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Interrupts time accuracy



I don’t know why but I wanted to check how accurate could be the “time” parameter in the interrupt handler…

So, I’ve used the Phidget SBC as a source for the Domino. I’ve programmed the Phidget SBC to send output at 100ms intervals (Java code):

while (true)
                  ik.setOutputState(1, true);
                  ik.setOutputState(1, false);

As you can see, nothing really hard here :wink: This code runs standalone inside the SBC.

Then, the SBC output is connected to DI11 :

static InterruptPort ReadCodeuse = new InterruptPort((Cpu.Pin)FEZ_Pin.Interrupt.Di11, false, Port.ResistorMode.PullDown, Port.InterruptMode.InterruptEdgeBoth);

The handler then fills an array with the milliseconds :

static void ReadCodeuse_OnInterrupt(uint data1, uint data2, DateTime time)
            Tab[i] = time.Millisecond;

Now, if I check the difference between successive interrupts, I find values from 104 to 106 ms, with some “pikes” at 100 or 110 ms.

Not that I have to be that precise, but we speak of milliseconds, which is a big time for embedded system, isn’t it ?

Both programs (on SBC and on Domino) are short enough to not add any overhead, so I wonder why I don’t get something around 100 :think:

Any idea ?

ps: that’s not a bug or a criticism, only a question :hand:


I would think that when the interrupt accurse the processor has to finish up some current statement (even if its a NOP cycle). As far as I know the interrupt isnt a non makeable interrupt.
But then again, I might be totally off here… :slight_smile:



Interrupt routines that I’ve wrote seem (to me at least) to be accurate down to the sub micro-second level. That being said I dont see anything in your code that would cause the problem either.

Have you tried looking at the …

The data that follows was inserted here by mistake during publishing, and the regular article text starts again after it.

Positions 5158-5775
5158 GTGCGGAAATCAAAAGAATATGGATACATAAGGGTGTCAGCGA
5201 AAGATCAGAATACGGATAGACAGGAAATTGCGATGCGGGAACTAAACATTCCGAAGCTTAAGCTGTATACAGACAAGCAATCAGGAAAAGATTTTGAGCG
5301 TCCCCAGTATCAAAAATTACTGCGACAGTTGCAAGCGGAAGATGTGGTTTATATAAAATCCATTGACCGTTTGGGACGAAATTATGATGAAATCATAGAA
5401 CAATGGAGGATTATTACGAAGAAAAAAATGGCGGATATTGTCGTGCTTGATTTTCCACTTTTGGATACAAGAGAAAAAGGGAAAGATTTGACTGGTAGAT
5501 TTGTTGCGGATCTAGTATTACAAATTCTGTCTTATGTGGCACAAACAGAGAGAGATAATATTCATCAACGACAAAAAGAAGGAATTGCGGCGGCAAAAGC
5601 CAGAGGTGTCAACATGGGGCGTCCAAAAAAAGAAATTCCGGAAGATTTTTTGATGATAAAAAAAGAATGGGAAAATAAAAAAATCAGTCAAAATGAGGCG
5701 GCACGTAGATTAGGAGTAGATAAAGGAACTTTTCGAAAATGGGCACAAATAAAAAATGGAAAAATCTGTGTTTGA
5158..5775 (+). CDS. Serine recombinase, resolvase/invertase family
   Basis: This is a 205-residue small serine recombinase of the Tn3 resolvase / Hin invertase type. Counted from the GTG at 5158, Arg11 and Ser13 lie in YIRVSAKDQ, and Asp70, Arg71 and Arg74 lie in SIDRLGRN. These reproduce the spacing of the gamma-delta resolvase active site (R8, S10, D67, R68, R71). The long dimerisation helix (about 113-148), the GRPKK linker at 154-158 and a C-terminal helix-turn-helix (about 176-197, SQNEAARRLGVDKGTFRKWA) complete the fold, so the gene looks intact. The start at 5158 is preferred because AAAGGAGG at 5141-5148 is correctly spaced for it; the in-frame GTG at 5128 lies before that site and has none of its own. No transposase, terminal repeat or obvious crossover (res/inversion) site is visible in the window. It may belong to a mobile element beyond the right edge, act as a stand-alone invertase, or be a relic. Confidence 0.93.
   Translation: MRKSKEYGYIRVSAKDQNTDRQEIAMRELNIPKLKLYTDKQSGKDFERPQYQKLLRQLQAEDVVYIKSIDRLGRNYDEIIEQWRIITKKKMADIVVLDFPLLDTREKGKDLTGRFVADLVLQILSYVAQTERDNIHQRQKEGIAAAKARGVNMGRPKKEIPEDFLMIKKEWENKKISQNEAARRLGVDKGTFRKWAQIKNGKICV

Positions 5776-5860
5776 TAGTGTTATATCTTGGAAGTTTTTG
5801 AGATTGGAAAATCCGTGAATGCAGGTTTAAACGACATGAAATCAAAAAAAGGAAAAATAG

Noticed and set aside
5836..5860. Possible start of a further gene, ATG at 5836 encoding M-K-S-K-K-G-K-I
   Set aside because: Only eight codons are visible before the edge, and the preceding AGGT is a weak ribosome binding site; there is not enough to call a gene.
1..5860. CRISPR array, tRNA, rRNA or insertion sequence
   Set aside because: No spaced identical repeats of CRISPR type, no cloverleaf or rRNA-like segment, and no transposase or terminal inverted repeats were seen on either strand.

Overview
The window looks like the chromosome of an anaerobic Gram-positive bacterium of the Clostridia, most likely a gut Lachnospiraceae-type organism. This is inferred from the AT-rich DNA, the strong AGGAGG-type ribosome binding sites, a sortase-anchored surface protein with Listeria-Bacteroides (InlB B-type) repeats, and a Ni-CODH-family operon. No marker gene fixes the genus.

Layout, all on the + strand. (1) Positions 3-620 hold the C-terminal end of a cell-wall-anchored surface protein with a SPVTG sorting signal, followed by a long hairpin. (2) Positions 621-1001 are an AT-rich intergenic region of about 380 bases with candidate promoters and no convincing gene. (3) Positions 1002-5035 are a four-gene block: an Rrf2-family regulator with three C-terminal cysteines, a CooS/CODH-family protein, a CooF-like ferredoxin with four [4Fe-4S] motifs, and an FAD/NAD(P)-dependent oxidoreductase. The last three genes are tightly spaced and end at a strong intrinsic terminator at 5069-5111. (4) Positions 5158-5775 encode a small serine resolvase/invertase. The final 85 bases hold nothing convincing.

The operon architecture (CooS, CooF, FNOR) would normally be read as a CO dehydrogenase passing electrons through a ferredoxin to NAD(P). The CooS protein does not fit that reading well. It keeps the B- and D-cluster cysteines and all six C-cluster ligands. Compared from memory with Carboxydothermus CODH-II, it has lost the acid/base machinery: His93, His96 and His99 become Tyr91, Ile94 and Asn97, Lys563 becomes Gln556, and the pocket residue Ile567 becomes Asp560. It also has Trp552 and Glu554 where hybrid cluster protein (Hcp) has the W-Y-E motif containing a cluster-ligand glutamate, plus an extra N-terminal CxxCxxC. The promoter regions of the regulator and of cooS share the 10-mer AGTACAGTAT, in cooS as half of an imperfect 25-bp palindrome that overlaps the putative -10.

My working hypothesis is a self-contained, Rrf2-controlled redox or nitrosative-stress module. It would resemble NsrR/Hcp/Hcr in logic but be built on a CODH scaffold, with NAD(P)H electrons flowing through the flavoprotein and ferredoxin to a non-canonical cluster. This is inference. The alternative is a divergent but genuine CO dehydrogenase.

…value instead of the …


…value? And if so, was the difference also ~100milliSeconds?

I put some interrupt timer code in this thread last night. It uses the ticks value and seems to be pretty accurate.


[quote]Not that I have to be that precise, but we speak of milliseconds, which is a big time for embedded system, isn’t it ?

Not really, this depends on your application and on the operating system. NETMF is not made for timings by any means (not real time). But, for many applications, the timing error is very acceptable.


@ pastasauce : ticks show the same thing, except that I have more digits :wink:

I’ve made another test : I replaced the Domino with a Phidget 1018 and used the same logic for it.

        void ik_InputChange(object sender, InputChangeEventArgs e)
            Tab[i] = DateTime.Now.Millisecond;

Results are not as good since I get 94/109/110 with a pike at 125 :frowning:

Although it seems (is) worse, the 1018 relies on USB and .Net Framework, so I suppose that all this may generate some overhead, hence the bigger timings.

This also means that the Domino performs well, here :slight_smile:

I will try another test : the Domino will act as the source and the Phidget SBC as the dest.

Too bad I don’t have a second Domino so I could exclude “OS” overheads (SBC uses Java or C). Because I’m not sure that the SBC is really sending at 100ms intervals…

I understand that NetMF is not good for precise timings but I thought that millisecond should be accurate enough on a MHz processor, even with NET stuff running.
As I said, that’s no big deal, but I like to know/understand some things :wink:


Last test with Domino as source and SBC as dest : 84/94/112/125 (min/avg low/avg high/max) :frowning:

My conclusion is : there’s some overhead somewhere in the SBC (Java code) or Phidget 1018 (.Net Framework + USB) and Domino is just as accurate as it can be given the fact that it runs NETMF.

Not really useful test(s), I admit, but not that useless either :wink: I now know that I can rely on 10ms accuracy.

I don’t have scope or function generator to check all this, so I will stop here.


Why not get a cheap 555 timer and measure that? No processor overheads on them :wink:


You’re right. :stuck_out_tongue: I may try that, too. With all my boards, just to compare.

I was only curious to see how accurate the Domino interrupts could be since the interrupt handler exposes the time. Given my results, I could have been a little bit disappointed because I was expecting something like ms or even less. But there are too much things that may influence my measures : .NetMF, Java, SBC, USB, and so on…

Also, I admit that the parameters in nanoseconds for the servos tickled me :wink:


You only need the Domino for testing. Generate your output pulse stream with a PWM and then connect that output pin to your interrupt input.


Yes and no :wink: I would prefer an external source to avoid biases introduced by NetMF as much as possible.

But I will do it, because it’s not a bad idea. I also think I will get better results.


Since PWM is generated in HW it is very accurate and does not influence NETMF in one way or the other.